and S are known historically from the Northeast; types E, G, and
H are found throughout the Midwest; and types A-D are found in
the South and Intermountain West only. Two haplotypes show
worldwide distribution (I and M) with M as the most common type
in North America, Europe and Asia. Type I is found along the
Gulf Coast and also occurs in South America and Asia. (For more
details see Saltonstall 2002.)
Comparing the genetic structuring of present-day populations
with those available in herbarium specimens collected prior to
1910 reveals significant changes in haplotype frequencies in
North America. While the herbarium samples show a widespread
distribution of native haplotypes across North America, modern
populations show a striking range expansion of the M haplotype
(Saltonstall 2002). Type M has entirely replaced native types in
New England and expanded to the southeast where no historic _P.
australis_ populations were known to occur. Type M (which is
most closely related to other European types) has spread to the
West and is also becoming prevalent in the Midwest. It is likely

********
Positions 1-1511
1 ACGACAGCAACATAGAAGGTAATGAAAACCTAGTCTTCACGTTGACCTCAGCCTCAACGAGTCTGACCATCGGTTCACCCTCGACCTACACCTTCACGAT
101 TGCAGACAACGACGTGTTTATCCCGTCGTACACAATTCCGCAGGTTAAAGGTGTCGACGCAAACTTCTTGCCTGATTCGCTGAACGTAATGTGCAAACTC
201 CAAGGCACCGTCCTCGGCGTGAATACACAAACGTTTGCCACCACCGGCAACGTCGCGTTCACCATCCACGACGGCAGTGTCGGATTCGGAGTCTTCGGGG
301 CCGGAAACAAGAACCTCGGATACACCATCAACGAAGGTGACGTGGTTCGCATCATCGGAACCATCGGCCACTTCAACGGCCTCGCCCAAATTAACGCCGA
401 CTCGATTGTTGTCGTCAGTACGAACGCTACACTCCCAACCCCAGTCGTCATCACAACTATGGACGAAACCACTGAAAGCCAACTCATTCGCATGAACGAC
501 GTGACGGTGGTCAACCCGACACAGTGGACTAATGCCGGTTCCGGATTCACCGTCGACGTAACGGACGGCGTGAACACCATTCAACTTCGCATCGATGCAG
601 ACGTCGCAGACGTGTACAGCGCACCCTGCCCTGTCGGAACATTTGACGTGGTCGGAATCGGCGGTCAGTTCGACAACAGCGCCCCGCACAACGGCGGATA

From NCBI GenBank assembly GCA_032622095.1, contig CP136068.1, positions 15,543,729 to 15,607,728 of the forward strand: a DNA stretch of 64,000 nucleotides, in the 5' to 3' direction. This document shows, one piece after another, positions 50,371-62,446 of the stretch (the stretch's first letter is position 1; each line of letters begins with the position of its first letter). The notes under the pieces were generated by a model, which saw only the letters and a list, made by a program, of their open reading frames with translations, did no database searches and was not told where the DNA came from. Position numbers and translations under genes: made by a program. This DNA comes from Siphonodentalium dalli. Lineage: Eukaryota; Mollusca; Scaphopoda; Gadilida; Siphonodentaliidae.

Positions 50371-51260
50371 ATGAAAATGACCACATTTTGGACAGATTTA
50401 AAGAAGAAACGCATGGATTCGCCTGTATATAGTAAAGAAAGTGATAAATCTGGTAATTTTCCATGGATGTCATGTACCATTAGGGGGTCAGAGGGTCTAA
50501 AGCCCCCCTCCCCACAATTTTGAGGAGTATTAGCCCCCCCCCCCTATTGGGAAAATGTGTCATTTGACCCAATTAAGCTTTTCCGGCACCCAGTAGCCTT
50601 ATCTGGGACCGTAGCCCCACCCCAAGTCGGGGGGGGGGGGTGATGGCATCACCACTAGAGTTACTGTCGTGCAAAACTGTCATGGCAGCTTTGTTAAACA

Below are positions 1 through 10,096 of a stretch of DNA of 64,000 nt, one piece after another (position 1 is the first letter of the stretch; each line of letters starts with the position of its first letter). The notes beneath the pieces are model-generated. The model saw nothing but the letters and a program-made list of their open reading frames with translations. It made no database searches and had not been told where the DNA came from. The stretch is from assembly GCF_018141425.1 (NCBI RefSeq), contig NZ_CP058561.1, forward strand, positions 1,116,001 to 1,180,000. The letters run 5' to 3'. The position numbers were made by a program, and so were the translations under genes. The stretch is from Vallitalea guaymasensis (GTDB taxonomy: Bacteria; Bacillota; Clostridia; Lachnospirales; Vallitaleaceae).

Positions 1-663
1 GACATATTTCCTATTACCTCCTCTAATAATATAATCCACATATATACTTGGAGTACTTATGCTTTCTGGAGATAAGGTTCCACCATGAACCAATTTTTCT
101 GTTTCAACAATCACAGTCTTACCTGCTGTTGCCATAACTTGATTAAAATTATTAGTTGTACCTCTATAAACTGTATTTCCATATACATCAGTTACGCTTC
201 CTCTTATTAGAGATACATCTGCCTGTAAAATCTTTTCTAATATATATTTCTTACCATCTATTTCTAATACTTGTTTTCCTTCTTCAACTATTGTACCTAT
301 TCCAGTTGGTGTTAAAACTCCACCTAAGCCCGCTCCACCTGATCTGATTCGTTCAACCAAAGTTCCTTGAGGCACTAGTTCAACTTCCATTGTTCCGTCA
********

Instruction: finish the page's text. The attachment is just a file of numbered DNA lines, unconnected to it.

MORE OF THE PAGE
that the introduction of type M material has occurred sometimes
in the early part of the 19th century, probably at several
Atlantic coast ports. Over the last 150 years, among-population
variation in North America has declined significantly and today
the genetic structure of North American populations resembles
that of Europe (Saltonstall 2002).
Discovery of morphological differences between native and intro-
With the recent discovery of the presence of native and non-
native populations of _Phragmites_ in North America we also
discovered easy to use morphological characters potentially
distinguishing native and introduced genotypes. Preliminary
observations of populations in New York, Wisconsin, Virginia,
Arizona, and Louisiana as well as examination of numerous her-
barium specimens indicate that such morphological differences
may exist. Please note that these traits are based on examina-
tion of few native clones and need further confirmation. We also
need to increase the sample size to assess whether the mor-
phological differences between native and introduced genotypes
are consistent across populations and lineages. More details and
pictures are provided at: http://www.invasiveplants.net .
In general, native populations appear to have a lower stem
density, thinner more flexible stems, and produce a reddish-
purple color on their stems and ligules in spring and summer
that is not present in non-native populations. When checking for
these differences note that the side of the stems exposed to the
sun will show the brightest coloration. The reddish color fades
somewhat into a chestnut brown in the fall but was still very